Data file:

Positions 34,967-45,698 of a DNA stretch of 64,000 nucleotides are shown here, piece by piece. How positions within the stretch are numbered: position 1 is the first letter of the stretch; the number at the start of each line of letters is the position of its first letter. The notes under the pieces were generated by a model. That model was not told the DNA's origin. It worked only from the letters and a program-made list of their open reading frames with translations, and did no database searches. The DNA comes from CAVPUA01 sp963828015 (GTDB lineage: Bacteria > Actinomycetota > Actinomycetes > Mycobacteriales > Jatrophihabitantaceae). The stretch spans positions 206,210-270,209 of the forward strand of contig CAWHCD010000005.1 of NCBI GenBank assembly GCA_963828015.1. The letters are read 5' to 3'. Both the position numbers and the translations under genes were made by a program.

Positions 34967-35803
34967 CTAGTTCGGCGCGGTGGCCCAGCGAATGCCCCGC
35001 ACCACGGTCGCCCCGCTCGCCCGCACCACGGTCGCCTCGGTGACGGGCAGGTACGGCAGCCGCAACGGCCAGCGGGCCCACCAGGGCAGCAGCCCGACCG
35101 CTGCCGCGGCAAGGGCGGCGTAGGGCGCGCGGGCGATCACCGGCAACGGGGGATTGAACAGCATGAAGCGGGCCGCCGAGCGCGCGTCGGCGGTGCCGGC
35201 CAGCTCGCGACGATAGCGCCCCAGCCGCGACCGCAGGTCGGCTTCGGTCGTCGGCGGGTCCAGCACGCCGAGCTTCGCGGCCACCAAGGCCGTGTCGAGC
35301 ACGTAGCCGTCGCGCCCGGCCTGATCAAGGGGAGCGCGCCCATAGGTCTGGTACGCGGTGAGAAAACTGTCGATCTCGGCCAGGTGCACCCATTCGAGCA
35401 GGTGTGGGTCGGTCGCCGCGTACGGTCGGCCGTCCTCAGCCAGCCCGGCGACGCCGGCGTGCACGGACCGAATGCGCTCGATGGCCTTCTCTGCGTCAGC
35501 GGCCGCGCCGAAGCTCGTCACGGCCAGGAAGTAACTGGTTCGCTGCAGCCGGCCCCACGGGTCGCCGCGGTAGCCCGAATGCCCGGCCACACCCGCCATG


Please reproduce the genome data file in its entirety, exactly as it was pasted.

Positions 34,967-45,698 of a DNA stretch of 64,000 nucleotides are shown here, piece by piece. How positions within the stretch are numbered: position 1 is the first letter of the stretch; the number at the start of each line of letters is the position of its first letter. The notes under the pieces were generated by a model. That model was not told the DNA's origin. It worked only from the letters and a program-made list of their open reading frames with translations, and did no database searches. The DNA comes from CAVPUA01 sp963828015 (GTDB lineage: Bacteria > Actinomycetota > Actinomycetes > Mycobacteriales > Jatrophihabitantaceae). The stretch spans positions 206,210-270,209 of the forward strand of contig CAWHCD010000005.1 of NCBI GenBank assembly GCA_963828015.1. The letters are read 5' to 3'. Both the position numbers and the translations under genes were made by a program.

Positions 34967-35803
34967 CTAGTTCGGCGCGGTGGCCCAGCGAATGCCCCGC
35001 ACCACGGTCGCCCCGCTCGCCCGCACCACGGTCGCCTCGGTGACGGGCAGGTACGGCAGCCGCAACGGCCAGCGGGCCCACCAGGGCAGCAGCCCGACCG
35101 CTGCCGCGGCAAGGGCGGCGTAGGGCGCGCGGGCGATCACCGGCAACGGGGGATTGAACAGCATGAAGCGGGCCGCCGAGCGCGCGTCGGCGGTGCCGGC
35201 CAGCTCGCGACGATAGCGCCCCAGCCGCGACCGCAGGTCGGCTTCGGTCGTCGGCGGGTCCAGCACGCCGAGCTTCGCGGCCACCAAGGCCGTGTCGAGC
35301 ACGTAGCCGTCGCGCCCGGCCTGATCAAGGGGAGCGCGCCCATAGGTCTGGTACGCGGTGAGAAAACTGTCGATCTCGGCCAGGTGCACCCATTCGAGCA
35401 GGTGTGGGTCGGTCGCCGCGTACGGTCGGCCGTCCTCAGCCAGCCCGGCGACGCCGGCGTGCACGGACCGAATGCGCTCGATGGCCTTCTCTGCGTCAGC
35501 GGCCGCGCCGAAGCTCGTCACGGCCAGGAAGTAACTGGTTCGCTGCAGCCGGCCCCACGGGTCGCCGCGGTAGCCCGAATGCCCGGCCACACCCGCCATG